# Polarizaition and susceptibility

 P: 369 In some unit, the relation of (linear) polarization and susceptibility can be written of $$P(t) = \chi E(t)$$ but I also read some expression in other text reads $$P(\omega) = \chi(\omega) E(\omega)$$ why change the time to frequency? Why polarization depends on frequency?
 Sci Advisor P: 5,517 Your equations are not really written correctly. The first one, the time dependent one, should really be written as a convolution: The polarization of a linear isotropic medium with a local but noninstantaneous response (but still independent of time) is: P(t)=$\int \chi(t-\tau)E(\tau)d\tau$ And taking the Fourier transform of this equation provides your second expression. If the material responds instantaneously and has no memory[$\chi(t-\tau) = \chi\delta(t-\tau)$], then the convolution integral reduces to your first expression. Having a frequency-dependent susceptibility is simply dispersion.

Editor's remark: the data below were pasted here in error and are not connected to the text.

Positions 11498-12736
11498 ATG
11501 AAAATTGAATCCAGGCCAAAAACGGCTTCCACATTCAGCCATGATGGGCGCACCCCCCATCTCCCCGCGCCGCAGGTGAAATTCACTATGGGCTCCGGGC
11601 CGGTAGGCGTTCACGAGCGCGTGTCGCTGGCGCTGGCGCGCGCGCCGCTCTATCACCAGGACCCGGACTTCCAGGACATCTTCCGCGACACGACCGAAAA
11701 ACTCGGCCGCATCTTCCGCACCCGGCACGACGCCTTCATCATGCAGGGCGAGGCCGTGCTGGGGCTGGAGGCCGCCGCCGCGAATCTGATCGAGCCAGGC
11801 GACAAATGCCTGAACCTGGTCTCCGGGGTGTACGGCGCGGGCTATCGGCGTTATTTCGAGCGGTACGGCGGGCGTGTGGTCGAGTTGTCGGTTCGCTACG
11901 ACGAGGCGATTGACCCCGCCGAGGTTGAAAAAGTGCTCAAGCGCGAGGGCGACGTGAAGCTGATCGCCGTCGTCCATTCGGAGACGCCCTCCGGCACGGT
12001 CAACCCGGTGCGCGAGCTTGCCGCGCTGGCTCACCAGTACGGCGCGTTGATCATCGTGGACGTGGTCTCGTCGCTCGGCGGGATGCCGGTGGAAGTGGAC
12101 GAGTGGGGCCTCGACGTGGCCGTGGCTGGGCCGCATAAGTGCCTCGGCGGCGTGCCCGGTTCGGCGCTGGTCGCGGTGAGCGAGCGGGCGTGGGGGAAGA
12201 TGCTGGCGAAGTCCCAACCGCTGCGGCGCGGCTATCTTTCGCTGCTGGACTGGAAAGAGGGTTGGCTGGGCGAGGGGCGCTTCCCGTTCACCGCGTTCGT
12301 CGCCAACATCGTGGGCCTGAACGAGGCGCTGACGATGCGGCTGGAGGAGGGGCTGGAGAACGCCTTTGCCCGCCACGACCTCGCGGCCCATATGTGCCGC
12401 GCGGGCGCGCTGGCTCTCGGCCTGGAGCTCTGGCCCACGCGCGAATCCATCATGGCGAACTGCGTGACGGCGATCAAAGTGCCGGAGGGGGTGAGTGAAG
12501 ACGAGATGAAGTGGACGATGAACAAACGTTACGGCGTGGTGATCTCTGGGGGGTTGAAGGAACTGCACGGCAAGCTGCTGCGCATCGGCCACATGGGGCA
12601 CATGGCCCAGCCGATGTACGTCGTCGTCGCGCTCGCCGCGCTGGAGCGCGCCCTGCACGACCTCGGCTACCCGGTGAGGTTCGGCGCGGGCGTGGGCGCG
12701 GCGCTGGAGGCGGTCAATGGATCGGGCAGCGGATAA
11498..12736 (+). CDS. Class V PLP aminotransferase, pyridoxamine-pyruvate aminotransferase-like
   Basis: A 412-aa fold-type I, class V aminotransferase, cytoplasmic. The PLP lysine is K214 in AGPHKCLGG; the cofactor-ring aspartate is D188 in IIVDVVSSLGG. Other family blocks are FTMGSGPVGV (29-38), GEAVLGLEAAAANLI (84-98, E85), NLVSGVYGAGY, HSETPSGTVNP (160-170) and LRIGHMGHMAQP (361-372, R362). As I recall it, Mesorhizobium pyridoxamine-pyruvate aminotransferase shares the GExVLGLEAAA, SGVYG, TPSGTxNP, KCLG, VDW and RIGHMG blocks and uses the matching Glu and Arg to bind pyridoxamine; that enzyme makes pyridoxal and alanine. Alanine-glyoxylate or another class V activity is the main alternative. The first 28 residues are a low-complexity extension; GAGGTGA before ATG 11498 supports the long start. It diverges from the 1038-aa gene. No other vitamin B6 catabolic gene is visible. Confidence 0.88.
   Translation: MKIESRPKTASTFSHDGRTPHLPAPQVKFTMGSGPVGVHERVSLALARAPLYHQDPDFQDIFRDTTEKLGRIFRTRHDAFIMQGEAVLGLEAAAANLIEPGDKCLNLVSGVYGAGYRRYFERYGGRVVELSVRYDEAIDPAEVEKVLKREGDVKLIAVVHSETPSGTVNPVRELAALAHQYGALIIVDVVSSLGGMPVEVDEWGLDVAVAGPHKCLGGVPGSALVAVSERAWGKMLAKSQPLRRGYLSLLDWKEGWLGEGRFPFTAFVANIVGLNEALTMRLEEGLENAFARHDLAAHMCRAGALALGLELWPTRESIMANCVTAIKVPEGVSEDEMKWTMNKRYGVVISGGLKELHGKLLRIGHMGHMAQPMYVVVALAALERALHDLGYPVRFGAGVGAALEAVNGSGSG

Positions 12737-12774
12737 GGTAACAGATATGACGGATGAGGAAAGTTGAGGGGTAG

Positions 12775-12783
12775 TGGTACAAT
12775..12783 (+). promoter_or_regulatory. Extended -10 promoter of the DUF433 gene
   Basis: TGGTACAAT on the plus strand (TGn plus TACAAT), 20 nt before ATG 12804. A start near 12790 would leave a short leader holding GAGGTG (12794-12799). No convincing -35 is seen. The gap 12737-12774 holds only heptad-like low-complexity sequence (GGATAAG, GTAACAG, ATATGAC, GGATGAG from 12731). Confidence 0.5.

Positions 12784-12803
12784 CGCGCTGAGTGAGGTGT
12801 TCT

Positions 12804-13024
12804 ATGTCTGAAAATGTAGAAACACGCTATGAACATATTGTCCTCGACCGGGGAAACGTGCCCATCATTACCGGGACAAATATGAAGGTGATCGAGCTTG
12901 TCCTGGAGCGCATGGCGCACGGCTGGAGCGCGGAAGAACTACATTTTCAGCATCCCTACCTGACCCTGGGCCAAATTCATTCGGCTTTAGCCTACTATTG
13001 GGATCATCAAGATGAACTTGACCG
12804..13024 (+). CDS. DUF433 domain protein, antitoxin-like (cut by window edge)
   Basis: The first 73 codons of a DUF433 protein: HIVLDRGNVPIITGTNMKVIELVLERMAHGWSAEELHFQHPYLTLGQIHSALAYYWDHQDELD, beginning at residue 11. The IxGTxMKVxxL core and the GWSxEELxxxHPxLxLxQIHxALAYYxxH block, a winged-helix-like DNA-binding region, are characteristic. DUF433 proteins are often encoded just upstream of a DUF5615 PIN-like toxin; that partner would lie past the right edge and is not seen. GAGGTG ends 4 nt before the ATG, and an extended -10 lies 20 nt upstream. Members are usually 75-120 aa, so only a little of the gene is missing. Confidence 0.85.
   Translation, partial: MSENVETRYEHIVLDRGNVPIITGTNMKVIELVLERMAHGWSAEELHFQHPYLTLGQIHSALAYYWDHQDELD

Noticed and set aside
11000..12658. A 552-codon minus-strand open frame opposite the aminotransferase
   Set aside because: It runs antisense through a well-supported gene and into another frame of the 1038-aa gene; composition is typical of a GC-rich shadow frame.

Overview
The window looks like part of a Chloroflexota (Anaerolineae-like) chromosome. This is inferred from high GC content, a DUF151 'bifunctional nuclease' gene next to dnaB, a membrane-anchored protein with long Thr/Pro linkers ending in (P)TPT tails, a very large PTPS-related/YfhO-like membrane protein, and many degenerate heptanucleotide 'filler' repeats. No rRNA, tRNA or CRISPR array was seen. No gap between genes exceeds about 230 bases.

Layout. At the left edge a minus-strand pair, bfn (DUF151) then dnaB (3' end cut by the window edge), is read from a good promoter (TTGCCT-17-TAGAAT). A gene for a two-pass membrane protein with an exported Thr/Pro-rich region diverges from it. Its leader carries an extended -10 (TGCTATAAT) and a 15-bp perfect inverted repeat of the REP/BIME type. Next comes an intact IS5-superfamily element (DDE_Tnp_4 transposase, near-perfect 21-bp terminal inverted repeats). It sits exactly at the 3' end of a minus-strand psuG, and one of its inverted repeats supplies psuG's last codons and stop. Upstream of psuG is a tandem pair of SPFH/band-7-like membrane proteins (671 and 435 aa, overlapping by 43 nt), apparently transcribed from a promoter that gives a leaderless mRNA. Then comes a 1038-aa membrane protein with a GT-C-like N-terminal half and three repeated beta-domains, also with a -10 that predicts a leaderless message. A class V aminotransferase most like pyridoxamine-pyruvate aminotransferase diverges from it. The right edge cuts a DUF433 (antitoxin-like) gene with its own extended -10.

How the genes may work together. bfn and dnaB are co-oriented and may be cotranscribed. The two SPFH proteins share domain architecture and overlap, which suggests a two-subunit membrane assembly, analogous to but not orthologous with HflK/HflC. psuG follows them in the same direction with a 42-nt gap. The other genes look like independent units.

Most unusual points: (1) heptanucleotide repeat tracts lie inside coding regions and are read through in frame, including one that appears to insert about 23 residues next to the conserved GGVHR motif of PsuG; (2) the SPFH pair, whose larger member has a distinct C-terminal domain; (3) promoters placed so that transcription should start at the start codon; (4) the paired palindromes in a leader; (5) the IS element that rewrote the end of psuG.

Quote by Andy Resnick Your equations are not really written correctly. The first one, the time dependent one, should really be written as a convolution: The polarization of a linear isotropic medium with a local but noninstantaneous response (but still independent of time) is: P(t)=$\int \chi(t-\tau)E(\tau)d\tau$ And taking the Fourier transform of this equation provides your second expression. If the material responds instantaneously and has no memory[$\chi(t-\tau) = \chi\delta(t-\tau)$], then the convolution integral reduces to your first expression. Having a frequency-dependent susceptibility is simply dispersion.